A new survey from Deloitte, probing the views of national Chief Financial Officers, shows many of them are less attracted to bank borrowing than at any time since the financial crash, but confidence in business is still strong.
Debt reduction and being defensive over balance sheets is the priority for finance leaders across 70 companies, with 39 of them in the top 250 companies in Britain.
9% are feeling more optimistic about their companies’ financial prospects than the previous three months, however.
Concerns still remain over high inflation, but despite these uncertainties there is hope over the prospect of AI and government policy driving private sector responses to climate change.
Ian Stewart, chief economist at Deloitte, said: “Higher interest rates have flipped a decade-old consensus which was previously in favour of debt finance. This shift in thinking means that equity finance, which has been out of favour for years, is now seen as being more attractive than debt finance.
“Finance leaders are preparing for a period of high interest rates, with predicted rates falling only slightly over the next year. If realised, this would represent a period of tight monetary policy, the likes of which has not been seen since 2008.”
Pictured: Those surveyed expect the base rate to drop by about 1% in a year's time.
Firms’ operating costs have risen in the last 12 months, and 84% expect them to continue to increase in the next year. Reducing cost continues to be rated the highest corporate priority in the next 12 months, with 54% rating it as a strong priority for their business.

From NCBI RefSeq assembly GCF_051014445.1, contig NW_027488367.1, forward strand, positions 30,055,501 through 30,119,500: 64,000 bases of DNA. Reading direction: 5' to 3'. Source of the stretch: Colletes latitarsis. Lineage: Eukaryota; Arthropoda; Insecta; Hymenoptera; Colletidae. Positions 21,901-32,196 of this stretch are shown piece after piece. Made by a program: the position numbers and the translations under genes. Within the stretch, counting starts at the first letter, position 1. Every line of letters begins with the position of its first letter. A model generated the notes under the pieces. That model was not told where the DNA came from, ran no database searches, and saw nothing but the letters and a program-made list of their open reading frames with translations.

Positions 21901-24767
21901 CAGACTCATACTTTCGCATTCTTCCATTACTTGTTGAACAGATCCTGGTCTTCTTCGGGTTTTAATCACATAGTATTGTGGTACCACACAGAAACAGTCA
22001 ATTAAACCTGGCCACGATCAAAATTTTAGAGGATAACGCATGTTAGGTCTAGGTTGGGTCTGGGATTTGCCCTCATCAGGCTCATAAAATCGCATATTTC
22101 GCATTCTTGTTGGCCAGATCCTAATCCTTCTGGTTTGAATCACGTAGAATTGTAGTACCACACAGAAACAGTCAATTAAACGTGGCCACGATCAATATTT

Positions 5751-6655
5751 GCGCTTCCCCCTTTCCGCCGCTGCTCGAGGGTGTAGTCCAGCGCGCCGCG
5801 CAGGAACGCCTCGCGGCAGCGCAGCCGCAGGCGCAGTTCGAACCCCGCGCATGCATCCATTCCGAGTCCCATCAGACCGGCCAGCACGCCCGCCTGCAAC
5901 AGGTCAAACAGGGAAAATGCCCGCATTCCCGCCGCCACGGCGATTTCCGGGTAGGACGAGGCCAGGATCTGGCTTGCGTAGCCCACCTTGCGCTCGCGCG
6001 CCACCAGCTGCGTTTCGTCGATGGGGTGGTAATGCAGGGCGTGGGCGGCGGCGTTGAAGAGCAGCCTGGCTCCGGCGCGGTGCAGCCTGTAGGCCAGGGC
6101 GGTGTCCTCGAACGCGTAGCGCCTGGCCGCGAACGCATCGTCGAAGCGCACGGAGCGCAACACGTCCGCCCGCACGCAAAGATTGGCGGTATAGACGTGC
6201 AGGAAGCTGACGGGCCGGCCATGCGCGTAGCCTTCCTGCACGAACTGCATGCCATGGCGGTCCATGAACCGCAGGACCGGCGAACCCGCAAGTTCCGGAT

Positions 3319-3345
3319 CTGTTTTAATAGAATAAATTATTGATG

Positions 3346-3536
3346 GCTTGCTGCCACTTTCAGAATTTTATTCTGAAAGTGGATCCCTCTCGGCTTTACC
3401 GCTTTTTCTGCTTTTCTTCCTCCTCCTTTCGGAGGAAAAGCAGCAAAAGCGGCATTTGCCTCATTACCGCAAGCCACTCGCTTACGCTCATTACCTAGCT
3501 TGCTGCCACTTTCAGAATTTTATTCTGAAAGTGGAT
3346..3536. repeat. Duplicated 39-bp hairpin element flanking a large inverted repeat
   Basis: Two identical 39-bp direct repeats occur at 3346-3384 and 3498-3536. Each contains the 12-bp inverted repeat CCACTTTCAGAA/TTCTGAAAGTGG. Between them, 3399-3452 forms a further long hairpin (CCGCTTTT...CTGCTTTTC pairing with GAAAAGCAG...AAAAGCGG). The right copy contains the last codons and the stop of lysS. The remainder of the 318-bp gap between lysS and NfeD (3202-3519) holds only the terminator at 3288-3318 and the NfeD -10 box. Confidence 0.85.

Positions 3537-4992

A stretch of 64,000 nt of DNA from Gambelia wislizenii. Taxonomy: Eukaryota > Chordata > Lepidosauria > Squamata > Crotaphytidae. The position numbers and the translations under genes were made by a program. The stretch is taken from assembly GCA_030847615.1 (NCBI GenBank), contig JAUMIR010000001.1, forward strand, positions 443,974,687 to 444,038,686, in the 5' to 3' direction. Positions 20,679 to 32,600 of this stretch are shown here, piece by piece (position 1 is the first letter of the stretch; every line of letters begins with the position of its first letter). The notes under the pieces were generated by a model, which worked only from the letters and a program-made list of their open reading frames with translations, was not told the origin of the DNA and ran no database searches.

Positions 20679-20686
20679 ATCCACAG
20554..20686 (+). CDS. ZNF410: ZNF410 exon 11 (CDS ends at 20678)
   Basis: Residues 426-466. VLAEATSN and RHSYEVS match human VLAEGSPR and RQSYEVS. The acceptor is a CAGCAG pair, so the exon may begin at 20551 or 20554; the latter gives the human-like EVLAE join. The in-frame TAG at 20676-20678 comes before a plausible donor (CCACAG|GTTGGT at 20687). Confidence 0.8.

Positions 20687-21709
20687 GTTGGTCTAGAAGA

58% of CFOs believe their businesses will face significant or wholesale change in the move to a low-carbon economy in the next 10 years, with only 4% seeing little or no change. The vast majority (82%) continue to see opportunities for their own businesses in the transition to a low-carbon economy.
Finally, most CFOs (54%) have become more optimistic that AI can deliver improvements to business performance. 86% reported that their understanding of AI and its uses has increased.
Ian Stewart said: “New technology and the transition to net zero will reshape the economy and play a major role in driving growth. Finance leaders believe that the application of artificial intelligence will lift productivity and that the energy transition will create significant business change and new business opportunities.”
Guernsey-based John Clacy, Head of UK Financial Services Portfolio Audit, said despite geopolitical challenges business confidence appears to be staying high.
“Locally, business leaders will be pleased to note Ian’s comments that new technology and the transition to net zero will reshape the economy and play a major role in driving growth,” he said.
“Finance leaders also believe that the application of artificial intelligence will lift productivity and that the energy transition will create significant business change and new business opportunities.”
Pictured (top): John Clacy.
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